Let's talk bottom line. It's a great advancement in the quality of a diabetic's life but it sure does come with a huge price tag. The pump costs about $6,000. No, I didn't add too many zeros. The cost of maintaining a pump lifestyle is also very pricey. It runs about $83 dollars every 3 days. ouch! My insurance pays for my pump, disposable supplies and insulin. Who says they don't have a heart? But I figure they're not getting such a bad deal and they know it. The more my blood sugar is under control, it's less likely I'll run into costly complications.

So that's my favorite for this Friday! Have a great weekend and I'll catch you on the flip side!

10 comments:

Elaine Adair said...

My word - this is astonishing! I had no idea what any of this was about, nor knew such gadgets were so useful, dependable, etc. Thank you very much for educating me/us, and tell us about how you manage what would seem to be an unmanageable condition. Doesn't sound like you have any issues with it. 8-)))

Sara said...

I'm Type II diabetic, I only have to take three pills a day and test my blood sugar daily.

Thanks for explaining the equipment you have to help you live with diabetes Type I. Now if my diabetes progresses, I'll have an idea what could help ME. Knowledge is power.

julieQ said...

Hey....I like the orange! I am glad you have a pump...life is sooooo much better, I am sure!!

Sarah N. said...

I too am very thankful for you pump.

Speaking of passing out, me and Stacy had to have a visiting nurse come by the house Wednesday because we are changing life insurance. Everything was fine till she goes to draw blood! She has been a nurse for 40 years - you would think she knew what she was doing! I told her she could just do it in my hand rather than digging around in my arm. She gets in - but nothing is coming out - so she starts wiggling the needle around. Joy! Then she starts massaging my hand - hitting the needle every time. 5 minutes later she finally has enough blood and I am resting my head on the table trying to not pass out! I go lay on the couch and now it is Stacy's turn! She does it in his hand too - but has to poke him twice. She has problems getting him to bleed too - and he finally tells her that HE needs to lay down - so they walk over to the couch - with the needle still in his hand! Quite an afternoon!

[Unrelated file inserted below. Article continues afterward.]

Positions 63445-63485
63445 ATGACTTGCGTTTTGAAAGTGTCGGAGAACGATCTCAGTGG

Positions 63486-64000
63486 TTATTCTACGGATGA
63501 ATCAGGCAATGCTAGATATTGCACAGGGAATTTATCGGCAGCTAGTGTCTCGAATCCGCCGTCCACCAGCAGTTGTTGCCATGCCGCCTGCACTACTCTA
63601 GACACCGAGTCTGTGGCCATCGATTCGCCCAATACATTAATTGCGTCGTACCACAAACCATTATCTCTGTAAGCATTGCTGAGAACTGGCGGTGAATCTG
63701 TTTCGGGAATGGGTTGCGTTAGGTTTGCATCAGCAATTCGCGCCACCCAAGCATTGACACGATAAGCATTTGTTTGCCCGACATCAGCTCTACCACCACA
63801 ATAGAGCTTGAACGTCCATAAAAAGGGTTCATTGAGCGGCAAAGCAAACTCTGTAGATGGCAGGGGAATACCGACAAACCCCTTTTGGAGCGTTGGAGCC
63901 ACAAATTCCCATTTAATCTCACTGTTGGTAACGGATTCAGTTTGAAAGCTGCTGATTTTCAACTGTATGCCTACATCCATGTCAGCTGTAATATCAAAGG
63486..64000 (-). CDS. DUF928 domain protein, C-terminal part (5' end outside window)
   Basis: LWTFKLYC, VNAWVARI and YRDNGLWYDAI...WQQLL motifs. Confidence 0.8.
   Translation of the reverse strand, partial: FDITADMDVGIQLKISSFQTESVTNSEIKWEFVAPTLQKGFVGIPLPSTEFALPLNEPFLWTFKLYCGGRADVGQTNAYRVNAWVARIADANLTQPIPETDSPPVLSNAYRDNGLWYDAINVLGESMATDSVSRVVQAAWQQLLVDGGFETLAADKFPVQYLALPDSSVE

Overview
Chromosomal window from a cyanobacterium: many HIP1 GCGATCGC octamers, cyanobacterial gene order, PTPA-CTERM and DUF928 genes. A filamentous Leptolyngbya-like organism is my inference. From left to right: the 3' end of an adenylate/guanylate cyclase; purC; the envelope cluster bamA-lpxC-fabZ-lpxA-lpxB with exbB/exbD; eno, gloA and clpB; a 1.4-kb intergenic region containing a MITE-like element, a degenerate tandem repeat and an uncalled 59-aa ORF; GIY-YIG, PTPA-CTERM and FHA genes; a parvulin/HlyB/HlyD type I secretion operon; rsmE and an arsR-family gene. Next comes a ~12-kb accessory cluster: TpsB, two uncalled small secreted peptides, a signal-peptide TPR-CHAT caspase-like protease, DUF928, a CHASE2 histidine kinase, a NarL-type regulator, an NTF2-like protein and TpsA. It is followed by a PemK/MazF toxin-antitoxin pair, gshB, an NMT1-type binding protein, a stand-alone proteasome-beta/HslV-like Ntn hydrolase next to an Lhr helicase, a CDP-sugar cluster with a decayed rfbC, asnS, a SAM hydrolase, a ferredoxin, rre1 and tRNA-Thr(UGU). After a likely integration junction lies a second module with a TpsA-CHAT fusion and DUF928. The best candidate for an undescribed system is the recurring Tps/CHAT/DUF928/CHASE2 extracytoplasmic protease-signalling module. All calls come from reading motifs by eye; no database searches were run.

love you!

teelduo said...

Look at you and your tricked out pump. Your nephew and I kinda like his pump too! Craig has been saving Ben's empty strip containers. We need to take a picure of the pile that he has. I wished I remembered how long we have been saving them. LOL Love you!

Donna said...

Your pump is a favorite of mine too. That's because it keeps you healthier and happy. I'm so thankful you have it and the insurance is nice enough to pay for it. Love you!

Peni said...

You are so brave!!!

Lori said...

heard lots of good things about the pumps. Type 2 here--I try to listen very closely to people with experience!

Isobel said...

A note from another Type II. We should all count our blessings. I take a pill twice daily and test a couple of times per day and I consider myself very lucky. I have a friend who cringes at the thought of me sticking myself to test...I assure her that it does not hurt but she does not believe me. Thanks for explaining this very interesting gadget.

anne bebbington said...

Thanks Nines for this interesting post - of course as Nick is Type 1 we've heard of pumps but haven't gone into the details as Nick doesn't seem to like the idea - I shall give him your blog post to read though - mind you as wonderful as our NHS is here in the UK they are very very stingy about letting people go onto pumps so I'm not sure if he decided he liked the idea it would necessarily be that easy or possible to get him one - thanks for the informative writing - it all helps us to consider all options :)